For Michael Gantcher ’92 and his family, their Brooklyn neighborhood is more than just a home — it’s an extended family.
So when the COVID-19 shutdown forced his friend Medwin Pang to close the doors of his new-American Asian restaurant Hunger Pang, Gantcher continued to support the business by pre-paying for meals. “Restaurants are a service to the neighborhood, not just a business,” he says.
Then Pang got an email from Operation Feed Brooklyn, an organization that provides meal deliveries from local restaurants to the staff at local hospitals. With hospital cafeterias closed, healthcare workers have been forced to find alternate ways to feed themselves during long and grueling shifts.
A partnership sprang to life: the credit that Gantcher had established at Hunger Pang went to paying for the cost of meals for the hospital staff — and then Gantcher and his family started delivering the food, too. They made their first delivery to SUNY Downstate Medical Center, where they were told that some of the meals would go to the staff of the neonatal unit.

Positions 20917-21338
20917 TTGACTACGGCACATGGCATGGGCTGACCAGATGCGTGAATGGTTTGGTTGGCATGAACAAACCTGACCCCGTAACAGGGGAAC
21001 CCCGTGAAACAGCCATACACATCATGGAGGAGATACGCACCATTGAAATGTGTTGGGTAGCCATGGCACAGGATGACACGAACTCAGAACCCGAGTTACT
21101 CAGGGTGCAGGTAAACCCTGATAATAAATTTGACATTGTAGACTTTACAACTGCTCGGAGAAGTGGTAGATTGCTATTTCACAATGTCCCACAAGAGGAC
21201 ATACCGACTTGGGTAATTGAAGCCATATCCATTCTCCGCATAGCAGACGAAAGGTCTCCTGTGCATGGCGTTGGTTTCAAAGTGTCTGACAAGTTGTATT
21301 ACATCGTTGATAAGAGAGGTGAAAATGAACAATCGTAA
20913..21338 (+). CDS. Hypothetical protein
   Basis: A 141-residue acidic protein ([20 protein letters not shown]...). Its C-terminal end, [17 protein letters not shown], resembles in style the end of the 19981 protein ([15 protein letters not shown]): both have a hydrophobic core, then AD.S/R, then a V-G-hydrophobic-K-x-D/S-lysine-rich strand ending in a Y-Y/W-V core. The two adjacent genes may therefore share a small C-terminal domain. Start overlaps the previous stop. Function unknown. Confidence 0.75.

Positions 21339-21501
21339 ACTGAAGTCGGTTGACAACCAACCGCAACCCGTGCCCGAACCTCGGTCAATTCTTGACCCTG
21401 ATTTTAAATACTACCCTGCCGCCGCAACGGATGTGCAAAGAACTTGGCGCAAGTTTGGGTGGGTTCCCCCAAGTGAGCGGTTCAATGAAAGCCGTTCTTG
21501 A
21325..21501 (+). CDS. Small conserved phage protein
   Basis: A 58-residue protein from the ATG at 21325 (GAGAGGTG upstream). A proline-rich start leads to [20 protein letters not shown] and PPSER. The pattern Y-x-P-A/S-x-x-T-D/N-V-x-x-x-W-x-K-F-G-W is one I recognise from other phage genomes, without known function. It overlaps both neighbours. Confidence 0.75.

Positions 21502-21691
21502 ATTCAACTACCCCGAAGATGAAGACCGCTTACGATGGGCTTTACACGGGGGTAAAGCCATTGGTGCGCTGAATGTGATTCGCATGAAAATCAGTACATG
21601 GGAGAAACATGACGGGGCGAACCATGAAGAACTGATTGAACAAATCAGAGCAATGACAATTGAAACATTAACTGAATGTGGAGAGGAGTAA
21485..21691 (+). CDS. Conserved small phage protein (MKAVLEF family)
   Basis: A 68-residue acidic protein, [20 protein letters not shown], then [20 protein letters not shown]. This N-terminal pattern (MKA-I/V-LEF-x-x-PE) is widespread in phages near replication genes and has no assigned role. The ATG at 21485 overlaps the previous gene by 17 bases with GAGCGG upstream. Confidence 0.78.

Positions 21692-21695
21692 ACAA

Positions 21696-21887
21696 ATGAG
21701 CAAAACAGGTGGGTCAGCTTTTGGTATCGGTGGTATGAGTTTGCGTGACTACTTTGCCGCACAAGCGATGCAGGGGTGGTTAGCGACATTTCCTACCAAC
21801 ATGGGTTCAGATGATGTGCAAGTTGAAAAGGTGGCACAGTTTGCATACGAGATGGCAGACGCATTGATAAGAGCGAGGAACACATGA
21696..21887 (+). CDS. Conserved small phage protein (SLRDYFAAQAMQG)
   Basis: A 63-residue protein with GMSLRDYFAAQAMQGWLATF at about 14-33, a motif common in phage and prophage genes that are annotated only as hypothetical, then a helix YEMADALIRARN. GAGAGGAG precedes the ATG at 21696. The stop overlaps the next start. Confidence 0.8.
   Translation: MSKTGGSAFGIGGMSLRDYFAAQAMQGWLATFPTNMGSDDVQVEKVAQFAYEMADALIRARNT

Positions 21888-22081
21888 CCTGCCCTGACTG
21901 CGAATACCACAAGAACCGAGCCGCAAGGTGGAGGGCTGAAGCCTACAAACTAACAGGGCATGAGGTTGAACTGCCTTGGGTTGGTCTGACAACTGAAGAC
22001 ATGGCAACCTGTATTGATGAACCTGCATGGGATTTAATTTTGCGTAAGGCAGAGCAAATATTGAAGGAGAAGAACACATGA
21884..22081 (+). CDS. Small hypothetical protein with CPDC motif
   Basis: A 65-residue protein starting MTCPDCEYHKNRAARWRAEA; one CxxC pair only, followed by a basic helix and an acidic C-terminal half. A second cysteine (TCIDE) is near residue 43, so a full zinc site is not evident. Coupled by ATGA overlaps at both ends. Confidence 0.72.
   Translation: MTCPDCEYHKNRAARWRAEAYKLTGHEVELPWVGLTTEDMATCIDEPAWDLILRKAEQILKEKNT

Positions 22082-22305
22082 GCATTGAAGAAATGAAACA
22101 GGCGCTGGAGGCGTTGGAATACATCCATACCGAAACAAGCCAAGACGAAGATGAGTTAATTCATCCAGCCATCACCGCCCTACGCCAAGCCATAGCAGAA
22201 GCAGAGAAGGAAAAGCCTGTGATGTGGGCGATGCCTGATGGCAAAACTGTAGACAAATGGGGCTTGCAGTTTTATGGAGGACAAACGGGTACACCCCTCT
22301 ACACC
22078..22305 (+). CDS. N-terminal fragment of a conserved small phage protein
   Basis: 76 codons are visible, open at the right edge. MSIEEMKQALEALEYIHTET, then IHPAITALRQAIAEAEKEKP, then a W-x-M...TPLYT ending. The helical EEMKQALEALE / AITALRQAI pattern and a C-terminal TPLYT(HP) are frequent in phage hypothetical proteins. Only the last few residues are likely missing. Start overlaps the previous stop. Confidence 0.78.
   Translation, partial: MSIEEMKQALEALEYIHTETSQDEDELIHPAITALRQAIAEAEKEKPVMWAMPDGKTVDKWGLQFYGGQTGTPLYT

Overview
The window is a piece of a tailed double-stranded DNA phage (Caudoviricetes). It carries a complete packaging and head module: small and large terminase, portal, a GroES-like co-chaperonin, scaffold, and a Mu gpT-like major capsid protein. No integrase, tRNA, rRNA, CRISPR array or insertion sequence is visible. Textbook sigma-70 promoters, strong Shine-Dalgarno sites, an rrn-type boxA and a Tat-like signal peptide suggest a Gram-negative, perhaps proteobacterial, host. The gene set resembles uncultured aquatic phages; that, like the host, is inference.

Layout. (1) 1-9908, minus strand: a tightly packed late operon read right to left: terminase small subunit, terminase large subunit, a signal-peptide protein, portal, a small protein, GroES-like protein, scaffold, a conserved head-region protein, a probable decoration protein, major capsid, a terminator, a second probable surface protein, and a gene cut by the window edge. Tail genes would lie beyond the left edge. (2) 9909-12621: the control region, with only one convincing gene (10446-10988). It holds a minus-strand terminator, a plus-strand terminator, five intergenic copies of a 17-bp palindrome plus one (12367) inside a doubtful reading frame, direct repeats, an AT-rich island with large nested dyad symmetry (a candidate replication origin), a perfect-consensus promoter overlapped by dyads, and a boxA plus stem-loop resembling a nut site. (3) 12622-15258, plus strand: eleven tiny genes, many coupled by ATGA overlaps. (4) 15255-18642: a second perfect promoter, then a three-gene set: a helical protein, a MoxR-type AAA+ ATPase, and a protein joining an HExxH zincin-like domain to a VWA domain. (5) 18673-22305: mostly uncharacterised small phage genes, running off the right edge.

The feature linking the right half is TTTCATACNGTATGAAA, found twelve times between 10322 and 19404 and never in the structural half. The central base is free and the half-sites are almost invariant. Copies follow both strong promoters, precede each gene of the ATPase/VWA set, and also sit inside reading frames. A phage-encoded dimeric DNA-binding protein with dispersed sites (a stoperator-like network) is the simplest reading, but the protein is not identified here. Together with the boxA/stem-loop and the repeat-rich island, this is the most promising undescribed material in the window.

The coronavirus outbreak was already personal for Gantcher’s sons, Billy age 16 and Ben age 12, as their aunt and uncle had contracted — and recovered — from the virus. Delivering meals to hungry healthcare workers was a way to personalize the pandemic for them in a positive way. “It’s been a wonderful opportunity to support the people who are taking care of the community,” he says.
A sense of service was instilled in Gantcher growing up, but it was his time at Hobart and William Smith — and particularly the mentorship of Professor Emeritus of Sociology James Spates P’00, P’09, Professor of Sociology Jack Harris P’02, P’06 and former Interim President and Professor Emeritus of Economics Patrick A. McGuire L.H.D. ’12 — that “provided me with a different view of how important service is,” he says.
The Gantchers are now on call, part of a revolving group of volunteers who deliver meals. “New York is doing the best it can,” Gantcher says. “It’s been amazing to see— just like during 9/11 — how New Yorkers come together when it matters.”
In the image above, Michael Gantcher (right) and son Billy (left) deliver meals to hospital staff.